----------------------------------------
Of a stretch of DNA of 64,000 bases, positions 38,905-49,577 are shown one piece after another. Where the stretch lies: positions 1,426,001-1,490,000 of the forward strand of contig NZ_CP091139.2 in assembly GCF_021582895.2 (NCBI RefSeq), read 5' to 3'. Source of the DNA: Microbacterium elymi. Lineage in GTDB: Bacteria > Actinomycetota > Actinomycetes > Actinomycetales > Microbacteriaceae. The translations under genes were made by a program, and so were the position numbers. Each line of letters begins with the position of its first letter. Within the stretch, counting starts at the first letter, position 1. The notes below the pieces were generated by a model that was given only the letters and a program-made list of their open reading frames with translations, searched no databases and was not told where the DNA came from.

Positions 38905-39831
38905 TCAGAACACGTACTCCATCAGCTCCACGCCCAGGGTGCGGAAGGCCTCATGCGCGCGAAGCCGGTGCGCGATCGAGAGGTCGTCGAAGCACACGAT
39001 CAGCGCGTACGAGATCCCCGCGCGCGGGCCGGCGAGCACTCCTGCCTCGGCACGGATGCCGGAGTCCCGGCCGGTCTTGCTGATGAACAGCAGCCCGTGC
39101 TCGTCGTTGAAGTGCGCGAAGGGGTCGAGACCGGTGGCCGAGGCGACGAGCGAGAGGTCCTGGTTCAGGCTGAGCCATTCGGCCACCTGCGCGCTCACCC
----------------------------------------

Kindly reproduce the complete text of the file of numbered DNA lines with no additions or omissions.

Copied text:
Of a stretch of DNA of 64,000 bases, positions 38,905-49,577 are shown one piece after another. Where the stretch lies: positions 1,426,001-1,490,000 of the forward strand of contig NZ_CP091139.2 in assembly GCF_021582895.2 (NCBI RefSeq), read 5' to 3'. Source of the DNA: Microbacterium elymi. Lineage in GTDB: Bacteria > Actinomycetota > Actinomycetes > Actinomycetales > Microbacteriaceae. The translations under genes were made by a program, and so were the position numbers. Each line of letters begins with the position of its first letter. Within the stretch, counting starts at the first letter, position 1. The notes below the pieces were generated by a model that was given only the letters and a program-made list of their open reading frames with translations, searched no databases and was not told where the DNA came from.

Positions 38905-39831
38905 TCAGAACACGTACTCCATCAGCTCCACGCCCAGGGTGCGGAAGGCCTCATGCGCGCGAAGCCGGTGCGCGATCGAGAGGTCGTCGAAGCACACGAT
39001 CAGCGCGTACGAGATCCCCGCGCGCGGGCCGGCGAGCACTCCTGCCTCGGCACGGATGCCGGAGTCCCGGCCGGTCTTGCTGATGAACAGCAGCCCGTGC
39101 TCGTCGTTGAAGTGCGCGAAGGGGTCGAGACCGGTGGCCGAGGCGACGAGCGAGAGGTCCTGGTTCAGGCTGAGCCATTCGGCCACCTGCGCGCTCACCC